Iraq prepares for possibly deadly anti-government protests in Baghdad

Capital is preparing for demonstrations to mark three years since eruption of 'Tishreen' movement

Iraqi protesters clash with anti-riot police during an attempt to storm the Green Zone in central Baghdad. EPA
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Iraq is preparing for one of its biggest ever demonstrations on Saturday, with security being tightened around Baghdad's fortified Green Zone.

Supporters of powerful cleric Moqtada Al Sadr, known as Sadrists, as well as human rights advocates, journalists and civil society members are expected to take to the streets to vent their anger and frustration over the government's failure to respond to their basic needs.

Baghdad Operations Command denied that entrances to the capital had been shut before the planned protests.

“The Baghdad Operations Commander, Lt Gen Ahmed Salim, ordered the reopening of all closed bridges and roads, except for Al Sinak and Al Jumhuriya bridges,” the official Iraqi News Agency reported.

But since last week, security forces have been conducting training, part of which has included closing off roads into the capital.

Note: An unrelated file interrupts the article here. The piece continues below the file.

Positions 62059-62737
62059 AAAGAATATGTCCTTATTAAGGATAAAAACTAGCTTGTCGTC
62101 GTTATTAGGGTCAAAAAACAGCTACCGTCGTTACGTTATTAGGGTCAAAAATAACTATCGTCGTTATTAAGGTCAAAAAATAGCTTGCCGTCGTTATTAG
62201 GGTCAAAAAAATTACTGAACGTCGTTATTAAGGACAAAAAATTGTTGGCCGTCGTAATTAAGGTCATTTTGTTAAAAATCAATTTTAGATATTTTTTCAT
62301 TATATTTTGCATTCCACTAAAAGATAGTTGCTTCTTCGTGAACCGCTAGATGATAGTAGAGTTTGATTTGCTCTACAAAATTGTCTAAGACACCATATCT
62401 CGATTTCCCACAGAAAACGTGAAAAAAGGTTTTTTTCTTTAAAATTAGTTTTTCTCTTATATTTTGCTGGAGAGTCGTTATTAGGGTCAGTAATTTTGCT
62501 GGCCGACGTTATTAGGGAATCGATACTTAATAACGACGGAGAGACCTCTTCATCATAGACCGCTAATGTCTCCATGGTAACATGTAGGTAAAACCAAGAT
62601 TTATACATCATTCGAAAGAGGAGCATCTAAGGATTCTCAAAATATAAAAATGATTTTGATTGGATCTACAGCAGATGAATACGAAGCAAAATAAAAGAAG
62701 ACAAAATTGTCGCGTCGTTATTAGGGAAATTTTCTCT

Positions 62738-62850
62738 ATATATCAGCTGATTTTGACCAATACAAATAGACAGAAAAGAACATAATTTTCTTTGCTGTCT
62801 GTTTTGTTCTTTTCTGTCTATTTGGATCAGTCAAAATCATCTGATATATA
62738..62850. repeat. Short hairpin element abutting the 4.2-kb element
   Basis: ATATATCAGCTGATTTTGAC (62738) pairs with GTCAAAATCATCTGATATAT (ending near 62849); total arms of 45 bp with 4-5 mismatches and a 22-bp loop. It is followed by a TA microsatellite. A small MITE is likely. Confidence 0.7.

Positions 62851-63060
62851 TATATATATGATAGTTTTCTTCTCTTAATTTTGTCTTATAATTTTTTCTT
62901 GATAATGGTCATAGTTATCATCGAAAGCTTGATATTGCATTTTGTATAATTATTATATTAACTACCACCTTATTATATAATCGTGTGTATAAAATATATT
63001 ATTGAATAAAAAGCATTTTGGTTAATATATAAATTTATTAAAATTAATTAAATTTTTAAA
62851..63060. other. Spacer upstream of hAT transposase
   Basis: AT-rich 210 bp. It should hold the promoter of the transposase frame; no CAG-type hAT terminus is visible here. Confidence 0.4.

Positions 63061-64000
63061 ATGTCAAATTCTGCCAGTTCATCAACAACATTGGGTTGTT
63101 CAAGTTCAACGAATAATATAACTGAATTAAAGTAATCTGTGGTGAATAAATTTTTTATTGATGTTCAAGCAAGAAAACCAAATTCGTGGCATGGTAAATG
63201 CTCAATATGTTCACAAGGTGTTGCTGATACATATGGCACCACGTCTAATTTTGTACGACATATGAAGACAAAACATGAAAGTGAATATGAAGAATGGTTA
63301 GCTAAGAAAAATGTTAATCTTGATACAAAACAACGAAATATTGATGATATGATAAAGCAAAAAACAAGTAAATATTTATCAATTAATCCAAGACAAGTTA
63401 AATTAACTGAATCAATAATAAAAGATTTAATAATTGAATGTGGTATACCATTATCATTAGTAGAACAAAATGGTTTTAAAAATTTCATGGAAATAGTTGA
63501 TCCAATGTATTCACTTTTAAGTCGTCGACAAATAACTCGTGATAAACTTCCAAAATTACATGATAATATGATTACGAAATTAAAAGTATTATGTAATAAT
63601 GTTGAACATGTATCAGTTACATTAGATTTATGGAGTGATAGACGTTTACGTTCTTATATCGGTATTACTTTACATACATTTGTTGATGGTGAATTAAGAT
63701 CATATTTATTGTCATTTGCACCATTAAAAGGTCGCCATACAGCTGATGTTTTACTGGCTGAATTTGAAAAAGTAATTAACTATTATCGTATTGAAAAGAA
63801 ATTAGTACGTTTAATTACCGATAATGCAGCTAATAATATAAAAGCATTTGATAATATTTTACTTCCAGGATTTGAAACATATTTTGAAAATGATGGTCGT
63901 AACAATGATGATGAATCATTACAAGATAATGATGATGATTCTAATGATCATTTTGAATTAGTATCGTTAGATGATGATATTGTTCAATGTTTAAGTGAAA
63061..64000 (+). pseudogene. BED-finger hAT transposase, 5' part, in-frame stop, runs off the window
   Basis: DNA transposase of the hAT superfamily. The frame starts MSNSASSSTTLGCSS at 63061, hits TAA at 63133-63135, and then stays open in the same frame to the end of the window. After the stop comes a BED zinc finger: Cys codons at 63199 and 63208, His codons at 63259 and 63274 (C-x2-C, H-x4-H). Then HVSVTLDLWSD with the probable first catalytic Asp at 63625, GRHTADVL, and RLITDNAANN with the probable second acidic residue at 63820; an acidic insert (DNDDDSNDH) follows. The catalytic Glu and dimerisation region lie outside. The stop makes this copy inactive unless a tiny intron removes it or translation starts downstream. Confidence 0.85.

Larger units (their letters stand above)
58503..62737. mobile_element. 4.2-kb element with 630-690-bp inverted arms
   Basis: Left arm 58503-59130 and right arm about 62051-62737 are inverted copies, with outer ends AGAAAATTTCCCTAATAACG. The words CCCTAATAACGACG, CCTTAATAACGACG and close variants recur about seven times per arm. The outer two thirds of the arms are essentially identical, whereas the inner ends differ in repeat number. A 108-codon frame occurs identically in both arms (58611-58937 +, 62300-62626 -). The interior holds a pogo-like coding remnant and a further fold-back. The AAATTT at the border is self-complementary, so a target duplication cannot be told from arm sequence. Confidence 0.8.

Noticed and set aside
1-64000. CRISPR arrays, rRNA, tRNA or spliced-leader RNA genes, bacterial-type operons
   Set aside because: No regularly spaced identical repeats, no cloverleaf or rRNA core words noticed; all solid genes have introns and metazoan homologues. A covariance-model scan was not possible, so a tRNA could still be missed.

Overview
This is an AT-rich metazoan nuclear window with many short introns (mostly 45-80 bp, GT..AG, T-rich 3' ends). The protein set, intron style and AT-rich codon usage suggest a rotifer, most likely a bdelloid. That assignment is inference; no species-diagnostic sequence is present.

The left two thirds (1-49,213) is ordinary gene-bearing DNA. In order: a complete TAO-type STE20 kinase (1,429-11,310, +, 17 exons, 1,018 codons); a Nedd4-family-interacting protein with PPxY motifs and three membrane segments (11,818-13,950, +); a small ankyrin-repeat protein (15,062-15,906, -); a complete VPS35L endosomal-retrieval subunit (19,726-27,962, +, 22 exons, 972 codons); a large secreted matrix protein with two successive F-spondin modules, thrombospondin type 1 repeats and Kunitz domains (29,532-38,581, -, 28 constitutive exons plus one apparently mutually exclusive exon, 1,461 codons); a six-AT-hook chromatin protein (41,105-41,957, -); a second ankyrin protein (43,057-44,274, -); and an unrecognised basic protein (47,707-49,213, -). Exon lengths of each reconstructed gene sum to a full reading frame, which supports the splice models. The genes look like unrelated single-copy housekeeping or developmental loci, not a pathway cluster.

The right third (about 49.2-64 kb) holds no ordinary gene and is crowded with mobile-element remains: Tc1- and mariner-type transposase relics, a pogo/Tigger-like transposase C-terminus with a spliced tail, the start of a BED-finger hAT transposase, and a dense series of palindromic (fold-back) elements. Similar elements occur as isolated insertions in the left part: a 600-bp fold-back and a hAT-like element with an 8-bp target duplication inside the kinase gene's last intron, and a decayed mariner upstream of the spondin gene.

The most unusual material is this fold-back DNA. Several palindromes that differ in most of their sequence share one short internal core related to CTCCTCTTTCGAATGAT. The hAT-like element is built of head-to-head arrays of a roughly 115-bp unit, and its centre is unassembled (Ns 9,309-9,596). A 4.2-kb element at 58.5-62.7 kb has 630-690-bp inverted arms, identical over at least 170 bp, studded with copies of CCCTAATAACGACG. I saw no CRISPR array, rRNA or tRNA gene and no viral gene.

The Sadrists are calling for fresh elections after nearly a year of deadlock in parliament over forming a new government.

Mr Al Sadr's party won a large portion of seats in parliament but failed to gain the necessary majority to form a government.

Since then, political jockeying has paralysed the country's government formation process.

Saturday's protest will also mark the third anniversary of the 2019 anti-government demonstrations to demand justice and an overhaul of the political system.

The 2019 demonstrations, part of what became known as the Tishreen movement, were met with violence and repression from security forces. At least 600 people were killed and thousands wounded.

Workers clean Tahir square near Baghdad's high-security Green Zone following a day of protests. AFP

On Wednesday, protesters clashed with anti-riot police during an attempt to storm the Green Zone.

The violence occurred as the Iraqi parliament was due to convene for the first time since the deadly unrest and a sit-in protest by supporters of Mr Al Sadr in August, when tension over politicians' inability to form a government reached a breaking point.

The protests led to street battles between demonstrators, security forces and militias allegedly backed by Iran.

At least 30 people, mostly Sadrists, were killed and 400 were injured in the violence that followed Mr Al Sadr's announcement that he was quitting politics.

Normal life has returned to Baghdad but the political stand-off continues.

Updated: September 30, 2022, 2:40 PM